Observation 1. Seafarers of all nationalities perceive administrative burdens in the maritime sector as frustrating and burdensome. Despite very similar assessments internationally among seafarers, there is a cultural tendency towards Western European seafarers being more vocal in voicing the many inappropriate consequences of issues, rules and procedures existing today. It would be interesting to further study the reasons behind this observation. Why Western European seafarers are less reluctant to express their beliefs on administrative burdens? Is it related to the fact that culturally they are more close to the English language used internationally? Are they “treated” on such matters differently from their colleagues from other nationalities?

Observation 2. Seafarers are concerned about ship safety and take great professional pride in their jobs. Many requirements and procedures are thus understood and accepted as a natural part of working routines. Many seafarers say that they consider drills to be meaningful because both their own safety and that of the ship is at stake. The filling-out of journals in the engine room and on the bridge is something which seafarers have grown accustomed to and see as a good way of documenting and sharing information. It is not perceived to be a significant burden. Most seafarers also express their understanding of the need to conduct inspections to make sure that the ship’s standard and performance is satisfactory.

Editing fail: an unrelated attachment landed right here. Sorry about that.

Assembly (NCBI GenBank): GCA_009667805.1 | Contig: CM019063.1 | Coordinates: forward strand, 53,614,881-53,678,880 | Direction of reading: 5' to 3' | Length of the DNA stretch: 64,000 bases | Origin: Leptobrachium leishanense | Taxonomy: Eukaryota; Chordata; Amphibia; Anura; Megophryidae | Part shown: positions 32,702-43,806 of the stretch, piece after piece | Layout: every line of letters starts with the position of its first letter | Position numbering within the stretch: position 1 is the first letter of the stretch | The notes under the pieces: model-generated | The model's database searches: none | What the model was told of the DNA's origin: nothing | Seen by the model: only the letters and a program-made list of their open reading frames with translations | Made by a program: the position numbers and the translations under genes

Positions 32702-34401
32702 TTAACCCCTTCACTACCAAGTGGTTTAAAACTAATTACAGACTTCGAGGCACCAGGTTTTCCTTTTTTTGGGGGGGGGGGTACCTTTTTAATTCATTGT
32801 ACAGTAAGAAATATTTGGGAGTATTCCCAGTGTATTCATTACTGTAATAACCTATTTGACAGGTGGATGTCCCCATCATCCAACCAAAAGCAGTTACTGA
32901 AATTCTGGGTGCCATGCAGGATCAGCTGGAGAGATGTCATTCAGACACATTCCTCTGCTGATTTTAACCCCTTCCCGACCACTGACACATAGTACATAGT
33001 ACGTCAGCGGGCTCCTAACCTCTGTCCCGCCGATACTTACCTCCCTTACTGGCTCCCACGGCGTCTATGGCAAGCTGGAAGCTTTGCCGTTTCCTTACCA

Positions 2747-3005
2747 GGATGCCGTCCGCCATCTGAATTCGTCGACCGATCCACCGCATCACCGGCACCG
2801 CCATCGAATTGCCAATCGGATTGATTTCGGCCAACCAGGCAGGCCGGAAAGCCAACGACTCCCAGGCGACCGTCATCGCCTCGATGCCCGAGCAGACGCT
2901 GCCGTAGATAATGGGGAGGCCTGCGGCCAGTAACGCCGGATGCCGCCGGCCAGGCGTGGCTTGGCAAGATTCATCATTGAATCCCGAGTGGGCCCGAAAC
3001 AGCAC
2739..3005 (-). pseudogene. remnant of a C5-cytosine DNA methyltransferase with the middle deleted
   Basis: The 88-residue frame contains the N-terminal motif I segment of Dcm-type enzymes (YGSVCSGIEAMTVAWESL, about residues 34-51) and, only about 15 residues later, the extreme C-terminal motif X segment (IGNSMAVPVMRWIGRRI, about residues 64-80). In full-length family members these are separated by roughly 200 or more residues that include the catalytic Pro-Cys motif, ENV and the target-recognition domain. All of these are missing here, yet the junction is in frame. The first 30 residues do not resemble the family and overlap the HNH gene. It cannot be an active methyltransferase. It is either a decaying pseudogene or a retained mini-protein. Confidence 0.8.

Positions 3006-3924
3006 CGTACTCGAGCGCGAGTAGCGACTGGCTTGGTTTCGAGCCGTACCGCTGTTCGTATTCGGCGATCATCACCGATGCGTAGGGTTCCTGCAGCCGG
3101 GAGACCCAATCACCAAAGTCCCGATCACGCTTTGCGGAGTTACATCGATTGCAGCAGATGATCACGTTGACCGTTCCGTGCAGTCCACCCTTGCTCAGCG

Observation 3. Seafarers and shipowners experience that there are significant potentials for standardisation and optimisation concerning port and pre-arrival documents and processes. The surveys that have been conducted in Denmark and internationally show that the procedures concerning port and pre-arrival documents are considered a burden. The seafarers often find it difficult to see the rationale in manual handling of information which is already available in digital form or could easily be handled in a digital format. At the same time, the seafarers point to the differences in formats and forms used in different countries and ports when, essentially, it is the same data which is being handled.

It is not uncommon to provide the exact same information in ports of different countries but in totally different forms. Not to mention that the forms aren’t always self explanatory and what may seem simple to report, depending on the way it is written on paper, can have room for more than one answers leaving the seafarer in a confusion on what is the correct entry in a form. For example there are different formats for listing the names of the crew. Some ports require that you write the name as on an airline ticket, but since the comma is not in the passport, some ports require another format: while others require the names in reverse order with the given name first, not to mention that some require each name in a separate column.